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Who should have the HPV vaccine?

There are 2 human papillomavirus (HPV) vaccination programmes in Wales.

One is for children who are 12 to 14 years of age, and one is for gay, bisexual and other men who have sex with men (MSM) up to 45 years of age.


The universal HPV vaccination programme

Girls and boys aged 12 to 14 are offered HPV (human papillomavirus) vaccination for free. The vaccine protects against cancers caused by HPV, including cervical cancer. It's usually given to girls and boys in school years 8 and 9 at schools in Wales. People who missed their vaccination when they were offered it in school still remain eligible up to the age of 25, including:

  • girls born after 1 September 1991
  • boys born after 1 September 2006


Health conditions and HPV vaccination

Tell the person giving you the vaccine if you have a bleeding disorder. This doesn't necessarily mean that you cannot have the HPV vaccine.

Let the person giving you the vaccine know if you have a weakened immune system or are HIV positive. People who have a weakened immune system or are HIV positive need to have 3 doses of the HPV vaccine.

Who should not be vaccinated?

As with any medicine or vaccine, the HPV vaccine should not be used in people who:

  • have had a confirmed anaphylactic reaction (severe allergic reaction) to a previous dose of the HPV vaccine or any of its ingredients
  • are pregnant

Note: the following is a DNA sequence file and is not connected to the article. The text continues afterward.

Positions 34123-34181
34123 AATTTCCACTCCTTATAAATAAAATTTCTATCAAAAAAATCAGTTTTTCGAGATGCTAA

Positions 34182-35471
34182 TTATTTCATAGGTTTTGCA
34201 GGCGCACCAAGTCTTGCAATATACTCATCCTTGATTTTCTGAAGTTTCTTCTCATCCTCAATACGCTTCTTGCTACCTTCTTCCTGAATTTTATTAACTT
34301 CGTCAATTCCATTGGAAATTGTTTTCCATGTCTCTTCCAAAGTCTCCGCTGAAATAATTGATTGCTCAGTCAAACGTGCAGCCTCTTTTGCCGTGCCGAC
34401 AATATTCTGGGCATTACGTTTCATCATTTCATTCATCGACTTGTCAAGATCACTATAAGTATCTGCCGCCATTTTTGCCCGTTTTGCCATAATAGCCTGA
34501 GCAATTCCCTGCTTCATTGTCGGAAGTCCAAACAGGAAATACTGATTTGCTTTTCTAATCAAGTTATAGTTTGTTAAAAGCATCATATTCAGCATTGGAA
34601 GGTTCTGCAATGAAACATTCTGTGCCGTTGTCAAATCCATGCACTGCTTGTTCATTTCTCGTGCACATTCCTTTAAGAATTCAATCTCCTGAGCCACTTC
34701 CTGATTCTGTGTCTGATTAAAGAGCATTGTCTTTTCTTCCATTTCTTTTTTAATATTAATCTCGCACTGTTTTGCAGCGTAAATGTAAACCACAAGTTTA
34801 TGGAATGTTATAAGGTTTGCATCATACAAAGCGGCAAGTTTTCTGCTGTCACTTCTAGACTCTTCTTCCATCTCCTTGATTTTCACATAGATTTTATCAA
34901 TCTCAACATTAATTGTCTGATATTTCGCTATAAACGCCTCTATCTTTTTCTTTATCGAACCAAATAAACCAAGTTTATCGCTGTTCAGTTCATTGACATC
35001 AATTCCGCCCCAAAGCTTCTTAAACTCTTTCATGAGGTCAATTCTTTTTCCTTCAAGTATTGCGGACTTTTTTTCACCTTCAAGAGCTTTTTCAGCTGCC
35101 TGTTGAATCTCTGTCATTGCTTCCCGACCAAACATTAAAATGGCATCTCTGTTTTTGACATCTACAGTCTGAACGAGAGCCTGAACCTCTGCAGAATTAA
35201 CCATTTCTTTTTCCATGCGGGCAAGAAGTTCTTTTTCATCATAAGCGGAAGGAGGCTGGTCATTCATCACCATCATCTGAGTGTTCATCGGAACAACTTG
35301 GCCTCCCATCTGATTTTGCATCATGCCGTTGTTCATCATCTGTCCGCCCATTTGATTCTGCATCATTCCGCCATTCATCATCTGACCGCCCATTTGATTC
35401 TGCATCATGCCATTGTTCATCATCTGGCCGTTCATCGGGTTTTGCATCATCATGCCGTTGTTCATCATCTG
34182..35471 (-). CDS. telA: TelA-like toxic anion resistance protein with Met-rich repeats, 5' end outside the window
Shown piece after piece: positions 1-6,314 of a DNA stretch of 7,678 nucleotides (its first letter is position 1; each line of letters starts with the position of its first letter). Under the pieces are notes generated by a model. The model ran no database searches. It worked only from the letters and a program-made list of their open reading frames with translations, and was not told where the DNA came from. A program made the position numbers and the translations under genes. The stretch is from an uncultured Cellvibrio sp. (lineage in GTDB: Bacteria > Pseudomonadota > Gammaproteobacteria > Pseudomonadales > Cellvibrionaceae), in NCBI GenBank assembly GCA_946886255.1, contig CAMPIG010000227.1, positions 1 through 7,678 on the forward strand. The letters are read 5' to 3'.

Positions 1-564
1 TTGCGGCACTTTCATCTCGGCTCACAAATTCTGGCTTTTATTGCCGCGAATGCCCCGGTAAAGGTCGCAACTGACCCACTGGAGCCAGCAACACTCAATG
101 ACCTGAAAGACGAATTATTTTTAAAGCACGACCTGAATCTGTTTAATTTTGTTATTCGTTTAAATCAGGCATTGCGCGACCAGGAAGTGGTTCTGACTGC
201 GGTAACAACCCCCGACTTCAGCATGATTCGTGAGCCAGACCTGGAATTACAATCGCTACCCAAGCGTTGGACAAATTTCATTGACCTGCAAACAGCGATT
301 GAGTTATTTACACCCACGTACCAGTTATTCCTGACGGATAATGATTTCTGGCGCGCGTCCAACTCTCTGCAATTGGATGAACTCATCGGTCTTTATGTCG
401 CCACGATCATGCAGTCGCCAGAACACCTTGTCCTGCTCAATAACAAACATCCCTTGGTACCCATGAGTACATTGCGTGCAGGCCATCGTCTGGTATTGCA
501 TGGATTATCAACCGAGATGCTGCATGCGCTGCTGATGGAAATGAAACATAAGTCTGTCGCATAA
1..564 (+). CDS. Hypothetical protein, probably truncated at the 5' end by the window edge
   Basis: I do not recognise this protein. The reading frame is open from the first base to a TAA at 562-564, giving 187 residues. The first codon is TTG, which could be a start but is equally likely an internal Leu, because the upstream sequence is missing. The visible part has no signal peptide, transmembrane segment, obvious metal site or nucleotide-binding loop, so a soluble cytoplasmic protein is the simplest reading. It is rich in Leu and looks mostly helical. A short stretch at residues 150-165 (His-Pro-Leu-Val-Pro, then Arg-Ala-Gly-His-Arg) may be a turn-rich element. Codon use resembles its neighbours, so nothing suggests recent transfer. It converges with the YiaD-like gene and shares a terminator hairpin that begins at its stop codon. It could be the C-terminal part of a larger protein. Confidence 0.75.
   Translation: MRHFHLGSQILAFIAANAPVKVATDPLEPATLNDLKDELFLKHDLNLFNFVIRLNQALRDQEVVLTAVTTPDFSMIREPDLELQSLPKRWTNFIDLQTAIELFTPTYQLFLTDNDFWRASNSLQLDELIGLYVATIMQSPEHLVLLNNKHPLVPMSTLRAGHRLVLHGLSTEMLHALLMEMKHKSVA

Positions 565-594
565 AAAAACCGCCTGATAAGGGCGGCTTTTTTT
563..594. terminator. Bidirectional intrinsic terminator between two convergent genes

Who should delay vaccination?

The HPV vaccination should be delayed for people who are unwell and have a high temperature, or are feeling hot and shivery.

This is because symptoms of the illness may be confused with side effects from the vaccine, and this could result in the wrong diagnosis being made.

However, there is no reason to delay vaccination for a mild illness, such as the common cold.

Older girls and boys and the HPV vaccine

Anyone who missed their HPV vaccine when they were offered it in school should speak to their school nurse, school immunisation team or their GP practice. Make an appointment to get up to date with your HPV vaccine as soon as possible.


HPV vaccination for men who have sex with men (MSM)

Gay, bisexual and other men who have sex with men (MSM) have not benefitted from the longstanding girls’ HPV vaccination programme.

MSM are at increased risk of cancers linked with HPV types 16 and 18, such as cancer of the anus, penis, mouth or throat.

MSM are also at increased risk of genital warts caused by HPV types 6 and 11.

From April 2017, MSM up to and including 45 years became eligible for free HPV vaccination on the NHS when they visit sexual health clinics in Wales.

MSM require 2 doses at least 6 months apart to be fully vaccinated.

MSM who are HIV positive or have a weakened immune system (immunosuppressed) need to have 3 doses of the HPV vaccine.

Ask the doctor or nurse at the clinic for more details.

HPV vaccination for transgender people

Trans women (people who were assigned male at birth) are eligible in the same way as MSM if their risk of getting HPV is comparable to the risk of MSM who are eligible for the HPV vaccine.

Trans men (people who were assigned female at birth) are eligible if they have sex with other men and are aged 45 or under.

No further doses of the HPV vaccine are needed if trans men have previously completed a course of HPV vaccination as part of the girls' HPV vaccine programme.


Last Updated: 13/03/2023 13:48:56
The information on this page has been adapted by NHS Wales from original content supplied by NHS UK NHS website